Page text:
North Korean hackers targeted six COVID-19 drug and vaccine makers

North Korean hackers targeted six COVID-19 drug and vaccine
makers 1

North Korean hackers have reportedly coordinated cyberattacks against at least half a dozen drug companies working on coronavirus vaccines and treatments.

A notorious hacker group that the US government has called “Kimsuky” targeted the companies in the US, the UK and South Korea in an apparent effort to steal sensitive information that North Korea could either weaponize or sell to an outside drugmaker, according to The Wall Street Journal.

The hackers have worked on attacks since August against Johnson & Johnson and Novavax — two American companies with COVID-19 vaccines in the works — along with three South Korean firms that are developing drugs for the deadly virus, the paper reported Wednesday.

The revelations followed a Reuters report last week that hackers had also tried to break into the systems of AstraZeneca, the British drugmaker that’s claimed its COVID-19 shot is up to 90 percent effective.

The “Kimsuky” hackers have tried to ensnare victims by creating email accounts to pose as their colleagues or friends and sending messages with malicious attachments or links that can let hackers into the targets’ computers if they’re clicked on, according to the Journal.

It’s unclear whether the hackers have successfully stolen information from any of the companies, the reports said.

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Two of the South Korean targets, Shin Poong Pharmaceutical and Celltrion, told the Journal they had been hit with hacks but had not found any damage, while the third, Genexine, said it hadn’t found any evidence of attempted hacking.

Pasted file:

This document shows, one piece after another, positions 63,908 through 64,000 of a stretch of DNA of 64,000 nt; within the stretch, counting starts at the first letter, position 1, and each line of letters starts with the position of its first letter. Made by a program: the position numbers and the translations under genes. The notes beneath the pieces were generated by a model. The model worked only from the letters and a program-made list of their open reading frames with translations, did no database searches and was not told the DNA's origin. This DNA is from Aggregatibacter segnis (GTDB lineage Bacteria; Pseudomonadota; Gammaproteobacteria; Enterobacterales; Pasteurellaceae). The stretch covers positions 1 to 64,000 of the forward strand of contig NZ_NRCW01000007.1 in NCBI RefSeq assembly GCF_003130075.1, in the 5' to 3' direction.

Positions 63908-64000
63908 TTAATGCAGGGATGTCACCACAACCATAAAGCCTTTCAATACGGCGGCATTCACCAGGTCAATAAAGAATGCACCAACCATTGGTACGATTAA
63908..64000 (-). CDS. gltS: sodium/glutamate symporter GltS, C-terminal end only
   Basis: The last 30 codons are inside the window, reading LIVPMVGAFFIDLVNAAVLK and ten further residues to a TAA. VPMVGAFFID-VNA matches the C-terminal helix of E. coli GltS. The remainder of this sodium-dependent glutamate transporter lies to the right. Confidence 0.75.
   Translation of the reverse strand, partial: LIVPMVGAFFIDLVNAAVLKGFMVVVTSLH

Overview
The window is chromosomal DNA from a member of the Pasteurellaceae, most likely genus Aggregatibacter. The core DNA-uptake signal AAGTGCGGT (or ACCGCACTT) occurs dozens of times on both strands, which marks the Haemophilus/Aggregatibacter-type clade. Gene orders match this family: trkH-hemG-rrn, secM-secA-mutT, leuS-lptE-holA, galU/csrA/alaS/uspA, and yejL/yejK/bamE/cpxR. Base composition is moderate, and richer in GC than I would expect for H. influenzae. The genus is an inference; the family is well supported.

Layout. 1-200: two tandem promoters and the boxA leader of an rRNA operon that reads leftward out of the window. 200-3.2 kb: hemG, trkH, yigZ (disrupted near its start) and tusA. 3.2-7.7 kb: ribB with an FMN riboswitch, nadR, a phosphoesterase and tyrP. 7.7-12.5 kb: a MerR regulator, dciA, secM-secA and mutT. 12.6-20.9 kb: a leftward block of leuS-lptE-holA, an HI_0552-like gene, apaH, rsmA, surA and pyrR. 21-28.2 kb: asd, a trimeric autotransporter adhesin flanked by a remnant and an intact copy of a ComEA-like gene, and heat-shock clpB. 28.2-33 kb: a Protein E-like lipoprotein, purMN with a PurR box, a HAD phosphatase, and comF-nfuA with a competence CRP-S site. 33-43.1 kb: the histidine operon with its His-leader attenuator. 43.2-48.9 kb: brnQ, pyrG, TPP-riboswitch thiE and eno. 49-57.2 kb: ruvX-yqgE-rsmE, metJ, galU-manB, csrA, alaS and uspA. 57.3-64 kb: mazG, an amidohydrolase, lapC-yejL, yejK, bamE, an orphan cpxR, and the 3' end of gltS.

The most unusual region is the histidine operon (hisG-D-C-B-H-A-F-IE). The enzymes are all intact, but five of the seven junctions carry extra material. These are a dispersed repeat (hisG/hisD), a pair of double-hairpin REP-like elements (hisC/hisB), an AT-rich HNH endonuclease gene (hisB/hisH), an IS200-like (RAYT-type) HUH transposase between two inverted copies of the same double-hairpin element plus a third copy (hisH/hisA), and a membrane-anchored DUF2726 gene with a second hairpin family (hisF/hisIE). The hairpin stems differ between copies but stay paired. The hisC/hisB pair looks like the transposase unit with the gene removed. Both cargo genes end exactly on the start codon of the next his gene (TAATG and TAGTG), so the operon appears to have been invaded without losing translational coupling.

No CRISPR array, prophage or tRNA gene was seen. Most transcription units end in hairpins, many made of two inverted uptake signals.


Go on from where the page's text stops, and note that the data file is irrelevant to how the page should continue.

New Jersey-based Johnson & Johnson told the Journal that it’s watching out for threats to its data, and Maryland-based Novavax said it’s aware of foreign threats and is working with “appropriate government agencies and commercial cybersecurity experts.” AstraZeneca has declined to comment on the reported hacking attempts.

This isn’t the first sign of foreign hackers going after drug companies that are battling the coronavirus. Microsoft said last month that it detected cyberattacks against seven firms involved in researching vaccines and treatments that were linked to hacking groups in North Korea and Russia. British cybersecurity officials also accused Russian hackers in July of targeting organizations involved in coronavirus vaccine development.

Kim Jong Un’s administration in Pyongyang has previously denied carrying out cyberattacks in foreign countries. The Hermit Kingdom recently said it was tightening its boarders to build a “wall of defense” against COVID-19 even though it has claimed that it hasn’t had a single coronavirus case.

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